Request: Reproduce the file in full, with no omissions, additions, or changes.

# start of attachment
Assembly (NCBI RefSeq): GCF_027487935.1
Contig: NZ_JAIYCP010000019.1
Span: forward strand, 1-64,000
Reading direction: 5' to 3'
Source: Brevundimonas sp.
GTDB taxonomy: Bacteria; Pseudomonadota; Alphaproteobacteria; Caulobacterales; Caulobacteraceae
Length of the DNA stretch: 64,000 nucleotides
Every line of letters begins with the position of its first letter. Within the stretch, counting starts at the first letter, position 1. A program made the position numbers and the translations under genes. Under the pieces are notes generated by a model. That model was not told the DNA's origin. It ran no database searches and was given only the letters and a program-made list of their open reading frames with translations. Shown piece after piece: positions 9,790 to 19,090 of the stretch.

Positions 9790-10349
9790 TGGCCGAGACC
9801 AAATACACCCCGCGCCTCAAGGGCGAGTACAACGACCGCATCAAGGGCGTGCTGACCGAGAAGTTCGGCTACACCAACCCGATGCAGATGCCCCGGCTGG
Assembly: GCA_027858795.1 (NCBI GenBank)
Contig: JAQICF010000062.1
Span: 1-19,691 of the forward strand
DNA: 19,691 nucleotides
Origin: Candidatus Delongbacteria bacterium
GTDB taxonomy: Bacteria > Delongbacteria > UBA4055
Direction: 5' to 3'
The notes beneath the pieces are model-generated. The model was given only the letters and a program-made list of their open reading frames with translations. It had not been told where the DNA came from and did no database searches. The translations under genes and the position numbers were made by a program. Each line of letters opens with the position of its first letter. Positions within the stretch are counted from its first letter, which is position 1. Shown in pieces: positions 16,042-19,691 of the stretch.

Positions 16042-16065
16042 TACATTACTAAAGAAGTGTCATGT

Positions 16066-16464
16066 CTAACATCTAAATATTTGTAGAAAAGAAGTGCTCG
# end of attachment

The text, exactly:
Assembly (NCBI RefSeq): GCF_027487935.1
Contig: NZ_JAIYCP010000019.1
Span: forward strand, 1-64,000
Reading direction: 5' to 3'
Source: Brevundimonas sp.
GTDB taxonomy: Bacteria; Pseudomonadota; Alphaproteobacteria; Caulobacterales; Caulobacteraceae
Length of the DNA stretch: 64,000 nucleotides
Every line of letters begins with the position of its first letter. Within the stretch, counting starts at the first letter, position 1. A program made the position numbers and the translations under genes. Under the pieces are notes generated by a model. That model was not told the DNA's origin. It ran no database searches and was given only the letters and a program-made list of their open reading frames with translations. Shown piece after piece: positions 9,790 to 19,090 of the stretch.

Positions 9790-10349
9790 TGGCCGAGACC
9801 AAATACACCCCGCGCCTCAAGGGCGAGTACAACGACCGCATCAAGGGCGTGCTGACCGAGAAGTTCGGCTACACCAACCCGATGCAGATGCCCCGGCTGG
Assembly: GCA_027858795.1 (NCBI GenBank)
Contig: JAQICF010000062.1
Span: 1-19,691 of the forward strand
DNA: 19,691 nucleotides
Origin: Candidatus Delongbacteria bacterium
GTDB taxonomy: Bacteria > Delongbacteria > UBA4055
Direction: 5' to 3'
The notes beneath the pieces are model-generated. The model was given only the letters and a program-made list of their open reading frames with translations. It had not been told where the DNA came from and did no database searches. The translations under genes and the position numbers were made by a program. Each line of letters opens with the position of its first letter. Positions within the stretch are counted from its first letter, which is position 1. Shown in pieces: positions 16,042-19,691 of the stretch.

Positions 16042-16065
16042 TACATTACTAAAGAAGTGTCATGT

Positions 16066-16464
16066 CTAACATCTAAATATTTGTAGAAAAGAAGTGCTCG